A black gamecock - approved by King Edward VIII in July 1936. The badge was developed from an unofficial design produced in 1926 when the Squadron was equipped with the Gloster Gamecock.
Gloria finis - 'Glory is the end'. The motto of the Brook family, Sqn Ldr AF Brook being the Squadron Commander from July 1925 to January 1928.
1916 - Formed at Stirling.
1940 - Took part in the Battle of Britain as part of 11 Group.
1991 -Took part in operation Granby in Iraq.
2003 -Took part in operation Telic in Iraq.
2009 -Disbanded July 2009.
Western Front 1917-1918*, Arras, Ypres 1917*, Cambrai 1917, Somme 1918*, Lys, Amiens, Dunkirk*, Battle of Britain 1940*, Home defence 1940-1942, Fortress Europe 1942, Dieppe, North Africa 1942-1943*, Sicily 1943, Salerno, Italy 1943-1945, Anzio and Nettuno*, Gustav Line, France and Germany 1944*, Gulf 1991, Iraq 2003.
(Honours marked with an asterisk, may be emblazoned on the Squadron Standard)
History of 43(F) Squadron:
The Squadron was formed at Stirling on 15 April 1916, as a unit of the Royal Flying Corps, moving to France in 1917 for the spring offensive.
After wartime service in Europe the Squadron disbanded in 1919 but re-formed at Henlow in 1925 with Sopwith Snipes. In 1926 the Squadron converted to Gloster Gamecocks, thus inspiring the Squadron badge and the nickname 'The Fighting Cocks'. The Squadron flew Siskins from 1928 and Furies from 1931.
In 1939 the Squadron operated Hurricanes from RAF Tangmere, covering the Dunkirk retreat and fighting in the Battle of Britain, during which the Squadron was credited with 60 'kills'. Later, operating Spitfires, the Squadron joined the Desert Air Force and supported the Sicily landings and the advance through Italy into southern France. In 1949 the Squadron, which had disbanded 2 years previously, again re-formed and entered the jet age with Gloster Meteors. It came to Leuchars in 1950 and in 1954 became the first squadron to receive the Hunter.
Her Majesty the Queen presented 43(Fighter) Squadron with its Colours for the first time in June 1957 at RAF Leuchars, returning once again in May 1988 to present a replacement Standard.
During most of the 1960s the Squadron was based in Cyprus and Aden, where it disbanded on 14 October 1967. In 1969, the Fighting Cocks returned to RAF Leuchars and began flying the Phantom FG1 aircraft, operating in the maritime air defence role. After operating for almost 20 years with the Phantom, the Squadron began re-equipping with the Tornado F3 aircraft in July 1989 and was declared operational one year later. In November 1990 the Squadron deployed to Saudi Arabia as the lead RAF Tornado F3 Squadron at Dhahran and was on active service throughout the Gulf War, returning to RAF Leuchars in March 1991.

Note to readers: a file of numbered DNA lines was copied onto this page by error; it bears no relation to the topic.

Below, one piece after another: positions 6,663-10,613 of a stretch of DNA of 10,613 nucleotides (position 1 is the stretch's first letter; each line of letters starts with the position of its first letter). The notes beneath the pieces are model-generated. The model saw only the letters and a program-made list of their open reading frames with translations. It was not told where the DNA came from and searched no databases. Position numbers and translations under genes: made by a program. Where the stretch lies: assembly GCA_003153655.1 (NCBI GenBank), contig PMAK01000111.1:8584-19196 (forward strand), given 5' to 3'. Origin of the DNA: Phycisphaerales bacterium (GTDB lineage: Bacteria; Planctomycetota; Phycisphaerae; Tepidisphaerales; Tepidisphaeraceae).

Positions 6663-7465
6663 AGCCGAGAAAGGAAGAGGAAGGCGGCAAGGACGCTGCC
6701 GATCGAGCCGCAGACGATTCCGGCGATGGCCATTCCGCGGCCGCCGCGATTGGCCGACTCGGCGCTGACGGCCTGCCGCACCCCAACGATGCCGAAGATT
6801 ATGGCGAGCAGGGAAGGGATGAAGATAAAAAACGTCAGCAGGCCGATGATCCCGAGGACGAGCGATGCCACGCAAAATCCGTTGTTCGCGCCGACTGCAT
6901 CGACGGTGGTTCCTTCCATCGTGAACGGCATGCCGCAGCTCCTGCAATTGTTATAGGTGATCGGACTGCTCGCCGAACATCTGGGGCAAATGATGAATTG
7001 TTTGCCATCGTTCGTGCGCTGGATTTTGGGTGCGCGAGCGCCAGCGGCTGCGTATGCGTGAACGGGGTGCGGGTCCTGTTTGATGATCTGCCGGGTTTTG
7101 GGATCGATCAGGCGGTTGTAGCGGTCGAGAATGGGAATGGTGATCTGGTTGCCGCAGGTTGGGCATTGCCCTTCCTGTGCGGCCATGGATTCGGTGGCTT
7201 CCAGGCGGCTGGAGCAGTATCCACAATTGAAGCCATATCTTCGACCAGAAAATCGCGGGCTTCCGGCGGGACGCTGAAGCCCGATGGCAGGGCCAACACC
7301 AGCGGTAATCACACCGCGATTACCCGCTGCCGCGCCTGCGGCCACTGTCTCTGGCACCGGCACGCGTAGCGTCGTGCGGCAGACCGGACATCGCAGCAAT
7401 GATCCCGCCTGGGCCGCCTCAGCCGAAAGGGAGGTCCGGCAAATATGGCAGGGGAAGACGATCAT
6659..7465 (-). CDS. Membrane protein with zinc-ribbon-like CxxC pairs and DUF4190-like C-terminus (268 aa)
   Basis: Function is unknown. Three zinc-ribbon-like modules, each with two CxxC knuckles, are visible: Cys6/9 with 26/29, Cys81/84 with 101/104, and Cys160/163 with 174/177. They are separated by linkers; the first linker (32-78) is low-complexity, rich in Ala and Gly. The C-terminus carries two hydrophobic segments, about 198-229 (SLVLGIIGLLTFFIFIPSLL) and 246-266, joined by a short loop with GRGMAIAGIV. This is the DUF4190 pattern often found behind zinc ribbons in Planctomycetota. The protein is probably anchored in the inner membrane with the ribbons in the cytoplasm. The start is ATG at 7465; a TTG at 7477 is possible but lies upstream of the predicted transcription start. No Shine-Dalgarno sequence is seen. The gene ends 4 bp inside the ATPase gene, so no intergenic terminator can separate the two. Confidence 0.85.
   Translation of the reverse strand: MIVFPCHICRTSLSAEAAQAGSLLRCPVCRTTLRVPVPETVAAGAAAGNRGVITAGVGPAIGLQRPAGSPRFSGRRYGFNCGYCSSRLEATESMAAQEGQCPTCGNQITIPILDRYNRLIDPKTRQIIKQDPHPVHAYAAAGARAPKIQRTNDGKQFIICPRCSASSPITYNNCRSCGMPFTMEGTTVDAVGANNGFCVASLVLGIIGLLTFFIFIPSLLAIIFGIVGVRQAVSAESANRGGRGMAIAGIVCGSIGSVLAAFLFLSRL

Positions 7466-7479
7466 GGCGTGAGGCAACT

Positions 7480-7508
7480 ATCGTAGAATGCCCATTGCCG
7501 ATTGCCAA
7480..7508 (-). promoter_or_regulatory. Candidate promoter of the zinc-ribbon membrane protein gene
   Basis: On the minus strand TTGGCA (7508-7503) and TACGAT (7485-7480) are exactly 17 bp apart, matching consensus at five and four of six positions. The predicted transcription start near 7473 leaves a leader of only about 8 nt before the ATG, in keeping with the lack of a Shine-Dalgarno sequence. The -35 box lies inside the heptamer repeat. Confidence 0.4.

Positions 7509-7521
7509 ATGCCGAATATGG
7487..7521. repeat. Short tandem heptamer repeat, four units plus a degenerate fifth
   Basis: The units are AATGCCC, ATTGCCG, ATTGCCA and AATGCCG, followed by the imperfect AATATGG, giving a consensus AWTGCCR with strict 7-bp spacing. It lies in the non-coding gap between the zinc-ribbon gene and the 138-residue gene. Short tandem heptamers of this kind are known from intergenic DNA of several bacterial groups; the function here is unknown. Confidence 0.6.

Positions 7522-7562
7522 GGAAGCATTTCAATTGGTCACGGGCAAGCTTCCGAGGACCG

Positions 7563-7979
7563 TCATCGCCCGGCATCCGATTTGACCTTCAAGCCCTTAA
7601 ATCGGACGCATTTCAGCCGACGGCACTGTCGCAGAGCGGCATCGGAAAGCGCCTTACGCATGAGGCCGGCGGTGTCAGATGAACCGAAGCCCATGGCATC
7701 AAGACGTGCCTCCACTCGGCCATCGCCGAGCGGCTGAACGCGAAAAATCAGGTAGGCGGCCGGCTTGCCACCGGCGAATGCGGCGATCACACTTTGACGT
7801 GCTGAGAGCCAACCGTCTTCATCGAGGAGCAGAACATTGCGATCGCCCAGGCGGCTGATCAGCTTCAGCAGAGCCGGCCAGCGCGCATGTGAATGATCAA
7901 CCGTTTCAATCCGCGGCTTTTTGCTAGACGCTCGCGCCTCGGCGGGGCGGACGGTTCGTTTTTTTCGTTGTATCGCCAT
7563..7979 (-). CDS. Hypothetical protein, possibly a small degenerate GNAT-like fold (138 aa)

Between 1993 and 1995 the Squadron flew operationally in support of Operation DENY FLIGHT over Bosnia-Herzegovina, and since 1998 Squadron crews have been deployed on a rotational basis to Saudi Arabia to mount Offensive Counter Air missions over Iraq in support of Operations BOLTON and RESINATE.
In February 2003, the Fighting Cocks were part of the RAF Leuchars Wing deployment to Prince Sultan Air Base in Saudi Arabia, from where they launched Offensive Counter Air missions to dominate the Iraqi airspace in support of Operation TELIC, the United Nations mission in Iraq. The Squadron returned to RAF Leuchars, with the disbandment of the RAF presence in Saudi Arabia, at the end of April 2003.
The Squadron continues to provide UK air defence in the form of 24-hour Quick Reaction Alert, both at RAF Leuchars in Scotland and at RAF Mount Pleasant in the Falkland Islands, and has recently equipped with the highly potent combination of Advanced Short Range Air-to-Air Missile and the Advanced Medium Range Air-to-Air Missile.
In 2005, the Squadron were honoured to receive the ‘Freedom of the City of Stirling’, the birthplace of 43 Squadron. This prestigious award marks the first time that any RAF Squadron has been awarded the Freedom of any city and it cemented 43 Squadron’s historic ties with the city of its foundation.
As part of the Tornado F3 force drawdown, 43 (Fighter) Squadron and 56 (Reserve) Squadron, the Operational Conversion Unit (OCU), merged on 25 April 2008. This new merged squadron, named 43 (Fighter) Squadron, will be significantly bigger than the present unit and will extend its current front-line role to include the current OCU’s task of training ab-initio pilots and weapon systems officers. The new squadron will also be responsible for other advanced training including, amongst others, the Qualified Weapons Instructor course.
The ‘new’ squadron has taken on 26 aircraft, 30 pairs of permanent aircrew and about 260 engineering personnel. This increase in size was necessitated a move from the current HAS accommodation to the ‘waterfront’ line on the north west of the airfield. The new squadron is a de-facto fusion of the 2 current squadrons. Wing Commander David Hazell assumed command of the squadron and will no doubt ensure that the current ethos and spirit of the Fighting Cocks will be persevered.
43(Fighter) Squadron: The Fighting Cocks, Gloria Finis.
No. 43(F) Squadron disbanded in July 2009.